Fast and Furious Scandal Gives Rise to Gun Regulation Debate
As a candidate, Barack Obama once endorsed a ban on handguns and favored restrictions on the purchase and possession of firearms. So when gun owners heard of Operation Fast and Furious, many feared the worst.
Now, newly revealed emails suggest that if the gun-running operation didn’t start out with that intent, as administration officials insist, the program certainly led to discussions on new gun regulations.
“There’s a lot of talk that President Obama stated that he is working for gun control with alternative methods,” said Arizona gun dealer Jeff Serdy. “I hope this isn’t one of them.”
Serdy and others suspect the Obama administration used the gun-running operation to support regulations Congress would not even consider, namely, a rule requiring gun stores in the Southwest to report anyone who tries to buy multiple “long guns,” or rifles, in a one-week period.
“If the American people learn that the motivations for all of this was to make a case to deprive them of their Second Amendment rights or to make a case to further the (Justice) department’s ability to further regulate gun rights within the United States, that would make them very angry,” said Arizona Republican Rep. Trent Franks.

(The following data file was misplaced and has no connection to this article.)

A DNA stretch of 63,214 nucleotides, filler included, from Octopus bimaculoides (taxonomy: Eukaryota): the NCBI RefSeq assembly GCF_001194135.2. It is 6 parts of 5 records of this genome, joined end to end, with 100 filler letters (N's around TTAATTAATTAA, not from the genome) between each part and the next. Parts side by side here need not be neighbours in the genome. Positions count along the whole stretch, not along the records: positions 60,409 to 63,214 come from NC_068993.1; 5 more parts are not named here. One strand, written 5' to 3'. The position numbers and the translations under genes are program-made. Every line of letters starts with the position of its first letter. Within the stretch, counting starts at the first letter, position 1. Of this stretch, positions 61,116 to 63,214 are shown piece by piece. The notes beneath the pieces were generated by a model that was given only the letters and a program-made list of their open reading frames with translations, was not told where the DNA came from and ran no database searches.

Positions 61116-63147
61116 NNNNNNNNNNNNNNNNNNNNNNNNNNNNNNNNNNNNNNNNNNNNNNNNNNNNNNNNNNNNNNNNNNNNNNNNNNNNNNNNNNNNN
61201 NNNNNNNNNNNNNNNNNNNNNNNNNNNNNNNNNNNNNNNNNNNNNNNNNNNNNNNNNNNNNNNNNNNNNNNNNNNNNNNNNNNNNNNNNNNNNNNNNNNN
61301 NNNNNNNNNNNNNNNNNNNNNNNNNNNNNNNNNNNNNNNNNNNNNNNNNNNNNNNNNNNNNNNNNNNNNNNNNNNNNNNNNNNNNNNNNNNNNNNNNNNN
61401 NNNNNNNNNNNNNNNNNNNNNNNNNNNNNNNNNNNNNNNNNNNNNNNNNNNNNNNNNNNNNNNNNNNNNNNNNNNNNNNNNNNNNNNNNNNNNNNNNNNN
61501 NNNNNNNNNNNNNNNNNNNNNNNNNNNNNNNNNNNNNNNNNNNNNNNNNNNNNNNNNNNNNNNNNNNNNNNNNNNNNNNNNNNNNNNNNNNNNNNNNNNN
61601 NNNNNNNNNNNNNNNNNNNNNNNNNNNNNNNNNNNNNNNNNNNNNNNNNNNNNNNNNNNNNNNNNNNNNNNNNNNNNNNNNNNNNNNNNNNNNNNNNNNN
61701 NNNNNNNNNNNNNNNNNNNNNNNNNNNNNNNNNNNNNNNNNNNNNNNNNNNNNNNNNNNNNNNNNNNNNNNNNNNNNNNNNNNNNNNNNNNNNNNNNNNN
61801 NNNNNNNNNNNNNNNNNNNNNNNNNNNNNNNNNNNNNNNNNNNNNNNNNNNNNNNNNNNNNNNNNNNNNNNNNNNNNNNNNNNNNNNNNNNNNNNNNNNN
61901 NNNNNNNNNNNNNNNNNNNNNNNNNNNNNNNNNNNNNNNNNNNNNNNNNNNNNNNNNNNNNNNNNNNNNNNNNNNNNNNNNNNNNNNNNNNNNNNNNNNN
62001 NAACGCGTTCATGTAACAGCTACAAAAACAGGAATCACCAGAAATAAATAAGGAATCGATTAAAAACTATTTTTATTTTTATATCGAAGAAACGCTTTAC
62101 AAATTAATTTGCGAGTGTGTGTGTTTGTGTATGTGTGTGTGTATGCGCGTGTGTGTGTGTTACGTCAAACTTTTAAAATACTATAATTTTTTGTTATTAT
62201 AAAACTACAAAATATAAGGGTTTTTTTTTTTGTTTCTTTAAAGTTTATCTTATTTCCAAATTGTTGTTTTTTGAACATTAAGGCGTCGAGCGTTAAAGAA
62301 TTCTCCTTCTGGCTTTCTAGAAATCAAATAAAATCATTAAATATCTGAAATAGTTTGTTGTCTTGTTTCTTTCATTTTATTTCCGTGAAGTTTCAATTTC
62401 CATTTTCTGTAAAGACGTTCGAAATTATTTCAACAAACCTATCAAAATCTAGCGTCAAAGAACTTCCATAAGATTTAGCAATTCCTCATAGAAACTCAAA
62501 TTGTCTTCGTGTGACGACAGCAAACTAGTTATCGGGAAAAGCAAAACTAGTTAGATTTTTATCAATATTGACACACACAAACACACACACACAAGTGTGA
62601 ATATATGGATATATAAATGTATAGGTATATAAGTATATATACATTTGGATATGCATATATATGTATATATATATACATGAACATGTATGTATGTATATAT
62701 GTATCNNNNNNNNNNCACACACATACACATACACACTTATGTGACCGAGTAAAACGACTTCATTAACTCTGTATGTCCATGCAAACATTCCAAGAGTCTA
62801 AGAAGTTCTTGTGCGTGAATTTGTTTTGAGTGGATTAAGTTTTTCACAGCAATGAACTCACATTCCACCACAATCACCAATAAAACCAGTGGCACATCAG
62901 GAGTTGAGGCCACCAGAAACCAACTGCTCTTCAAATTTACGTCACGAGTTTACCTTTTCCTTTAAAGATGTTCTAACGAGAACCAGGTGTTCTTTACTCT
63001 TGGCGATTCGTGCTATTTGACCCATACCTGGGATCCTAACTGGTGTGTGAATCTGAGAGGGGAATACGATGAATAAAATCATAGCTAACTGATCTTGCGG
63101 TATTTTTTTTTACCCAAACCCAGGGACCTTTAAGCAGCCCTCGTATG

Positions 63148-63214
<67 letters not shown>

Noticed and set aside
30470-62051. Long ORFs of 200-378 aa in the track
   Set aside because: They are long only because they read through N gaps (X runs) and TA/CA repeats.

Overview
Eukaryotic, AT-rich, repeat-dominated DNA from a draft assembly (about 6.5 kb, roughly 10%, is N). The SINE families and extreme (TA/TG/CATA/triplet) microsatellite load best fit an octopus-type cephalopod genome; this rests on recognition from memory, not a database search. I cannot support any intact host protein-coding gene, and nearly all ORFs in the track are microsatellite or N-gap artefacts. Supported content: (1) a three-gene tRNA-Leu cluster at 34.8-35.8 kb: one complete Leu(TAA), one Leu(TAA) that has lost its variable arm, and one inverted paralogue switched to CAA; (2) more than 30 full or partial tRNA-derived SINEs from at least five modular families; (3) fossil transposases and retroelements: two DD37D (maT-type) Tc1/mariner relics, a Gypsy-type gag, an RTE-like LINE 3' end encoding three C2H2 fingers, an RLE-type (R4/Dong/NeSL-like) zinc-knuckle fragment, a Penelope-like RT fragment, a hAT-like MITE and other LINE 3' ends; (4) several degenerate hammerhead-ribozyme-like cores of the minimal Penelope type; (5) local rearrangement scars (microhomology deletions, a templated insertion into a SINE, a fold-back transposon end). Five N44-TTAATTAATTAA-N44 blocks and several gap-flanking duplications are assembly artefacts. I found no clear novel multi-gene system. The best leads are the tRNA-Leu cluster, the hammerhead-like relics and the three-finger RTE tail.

Holder insists that’s not accurate.
“Clearly, an attempt to use Fast and Furious as a way to bolster the request for that long-gun regulation would have been foolhardy,” he told the House Judiciary Committee last week.
There is no evidence the administration initially considered using the operation to justify stronger gun laws. But as the investigation dragged on, and Washington saw more and more weapons from U.S. gun stores show up at Mexican crime scenes, at least some officials saw a political argument developing to support their legislative agenda.
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